The Diet on Wednesday approved the ¥92 trillion budget for fiscal 2013 to support the immediate issuance of debt-covering government bonds.
The Upper House rejected the budget bill earlier in the day as lawmakers voted along party lines. The ruling coalition lacks a clear majority in the chamber.
With the Upper House rejection, a joint committee of both chambers met and failed to reach an agreement. Thus, as stipulated in the Constitution, the Lower House decision became final.
The 2013 budget’s enactment comes more than one month after the beginning of the current fiscal year because the Lower House election in December delayed the entire process of drafting the bill.
The approval of the budget allows the government to automatically issue government bonds worth ¥42.9 trillion. Legislation passed last year allows the government to issue bonds between fiscal 2013 and fiscal 2015 as long as the budget has been approved.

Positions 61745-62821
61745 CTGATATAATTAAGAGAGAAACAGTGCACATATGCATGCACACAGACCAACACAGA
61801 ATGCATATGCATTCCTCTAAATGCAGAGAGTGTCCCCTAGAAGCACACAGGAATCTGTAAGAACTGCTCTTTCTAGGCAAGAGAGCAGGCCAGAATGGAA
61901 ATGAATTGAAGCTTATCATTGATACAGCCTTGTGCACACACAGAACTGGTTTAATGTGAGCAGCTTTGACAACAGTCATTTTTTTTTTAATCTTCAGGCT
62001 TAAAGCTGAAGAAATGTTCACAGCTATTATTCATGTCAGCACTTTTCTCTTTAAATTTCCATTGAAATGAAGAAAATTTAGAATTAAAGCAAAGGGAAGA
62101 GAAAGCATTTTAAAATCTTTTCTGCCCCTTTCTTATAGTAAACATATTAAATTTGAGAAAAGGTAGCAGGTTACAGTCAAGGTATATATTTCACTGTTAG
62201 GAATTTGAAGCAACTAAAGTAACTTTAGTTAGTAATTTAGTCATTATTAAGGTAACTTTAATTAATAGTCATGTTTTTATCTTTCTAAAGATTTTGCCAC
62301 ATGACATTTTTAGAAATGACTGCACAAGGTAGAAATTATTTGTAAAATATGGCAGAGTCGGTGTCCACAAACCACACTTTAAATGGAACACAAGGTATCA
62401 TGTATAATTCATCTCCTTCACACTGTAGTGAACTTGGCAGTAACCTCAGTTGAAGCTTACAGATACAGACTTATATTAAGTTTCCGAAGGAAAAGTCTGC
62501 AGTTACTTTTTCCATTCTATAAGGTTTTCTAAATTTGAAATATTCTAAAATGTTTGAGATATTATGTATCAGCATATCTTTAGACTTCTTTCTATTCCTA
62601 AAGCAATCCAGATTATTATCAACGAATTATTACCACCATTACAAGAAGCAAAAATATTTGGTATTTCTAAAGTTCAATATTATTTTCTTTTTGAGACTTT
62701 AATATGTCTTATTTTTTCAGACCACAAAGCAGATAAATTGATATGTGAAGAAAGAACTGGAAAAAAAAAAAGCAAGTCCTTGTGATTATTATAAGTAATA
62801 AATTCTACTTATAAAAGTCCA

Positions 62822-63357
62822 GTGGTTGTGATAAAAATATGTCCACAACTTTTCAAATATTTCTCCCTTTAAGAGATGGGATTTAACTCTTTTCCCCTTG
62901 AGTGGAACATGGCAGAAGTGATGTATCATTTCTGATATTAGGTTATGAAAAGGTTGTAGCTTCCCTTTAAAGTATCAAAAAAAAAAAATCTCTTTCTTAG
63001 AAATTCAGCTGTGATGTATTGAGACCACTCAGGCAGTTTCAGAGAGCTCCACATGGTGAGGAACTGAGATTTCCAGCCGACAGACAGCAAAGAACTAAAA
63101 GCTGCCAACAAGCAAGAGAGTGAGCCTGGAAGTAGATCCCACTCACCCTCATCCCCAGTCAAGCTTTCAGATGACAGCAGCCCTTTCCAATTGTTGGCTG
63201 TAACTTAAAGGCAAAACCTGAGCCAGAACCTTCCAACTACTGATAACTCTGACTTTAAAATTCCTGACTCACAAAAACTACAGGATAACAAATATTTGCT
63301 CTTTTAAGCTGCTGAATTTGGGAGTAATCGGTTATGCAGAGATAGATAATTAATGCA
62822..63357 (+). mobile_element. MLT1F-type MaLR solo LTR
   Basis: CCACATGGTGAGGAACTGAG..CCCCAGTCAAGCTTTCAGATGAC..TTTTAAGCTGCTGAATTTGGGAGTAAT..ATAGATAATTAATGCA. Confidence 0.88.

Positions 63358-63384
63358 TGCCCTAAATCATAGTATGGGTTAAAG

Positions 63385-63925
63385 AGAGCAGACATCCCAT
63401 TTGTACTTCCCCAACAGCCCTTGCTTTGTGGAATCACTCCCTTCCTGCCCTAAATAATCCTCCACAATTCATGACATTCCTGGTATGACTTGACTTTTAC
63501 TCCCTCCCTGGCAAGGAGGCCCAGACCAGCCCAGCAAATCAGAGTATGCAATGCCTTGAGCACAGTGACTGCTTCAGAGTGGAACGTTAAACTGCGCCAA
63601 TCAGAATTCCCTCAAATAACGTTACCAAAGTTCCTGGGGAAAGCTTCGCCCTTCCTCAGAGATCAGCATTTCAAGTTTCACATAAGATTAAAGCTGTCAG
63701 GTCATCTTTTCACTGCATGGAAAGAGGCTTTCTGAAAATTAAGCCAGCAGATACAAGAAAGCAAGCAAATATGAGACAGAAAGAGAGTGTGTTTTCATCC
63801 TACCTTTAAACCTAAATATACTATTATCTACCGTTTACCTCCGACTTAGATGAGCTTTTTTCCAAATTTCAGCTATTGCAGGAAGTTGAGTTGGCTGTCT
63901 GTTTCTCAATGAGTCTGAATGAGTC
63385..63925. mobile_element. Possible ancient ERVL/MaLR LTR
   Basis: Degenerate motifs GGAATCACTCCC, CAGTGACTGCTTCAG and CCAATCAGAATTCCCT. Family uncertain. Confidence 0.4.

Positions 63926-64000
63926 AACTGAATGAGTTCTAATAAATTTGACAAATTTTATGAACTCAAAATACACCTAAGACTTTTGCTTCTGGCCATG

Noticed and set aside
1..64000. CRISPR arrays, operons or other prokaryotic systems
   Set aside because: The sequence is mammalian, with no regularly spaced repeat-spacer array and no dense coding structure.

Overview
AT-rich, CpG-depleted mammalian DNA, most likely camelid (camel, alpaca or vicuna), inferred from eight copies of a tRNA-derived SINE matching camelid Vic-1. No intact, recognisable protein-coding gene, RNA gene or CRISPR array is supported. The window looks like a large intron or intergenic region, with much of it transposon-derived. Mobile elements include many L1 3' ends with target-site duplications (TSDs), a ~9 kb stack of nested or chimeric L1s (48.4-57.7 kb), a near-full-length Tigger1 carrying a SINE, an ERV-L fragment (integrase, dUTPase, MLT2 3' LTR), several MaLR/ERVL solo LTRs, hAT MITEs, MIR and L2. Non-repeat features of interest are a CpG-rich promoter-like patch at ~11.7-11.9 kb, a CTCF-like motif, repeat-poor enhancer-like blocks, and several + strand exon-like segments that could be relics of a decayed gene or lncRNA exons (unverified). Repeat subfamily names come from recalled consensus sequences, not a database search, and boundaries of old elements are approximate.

With the current Diet session scheduled to end on June 26, both the ruling and the opposition camps are at loggerheads over a bill to cut five single-seat constituencies from the current 300 in the Lower House in an attempt to rectify the vote-value disparity.
A series of high court rulings said the existing state of vote disparity is either unconstitutional or invalid.
The opposition camp in the upper chamber has vowed to reject the bill because it calls for drastic electoral reform, but the bill is likely to be passed as the ruling bloc will be able to use its overriding power in the Lower House.
If the Upper House fails to put the bill to a vote within 60 days after it is sent to the chamber, it is automatically rejected.
To avoid a showdown, the ruling and opposition blocs met earlier Wednesday to find some middle ground, but didn’t.
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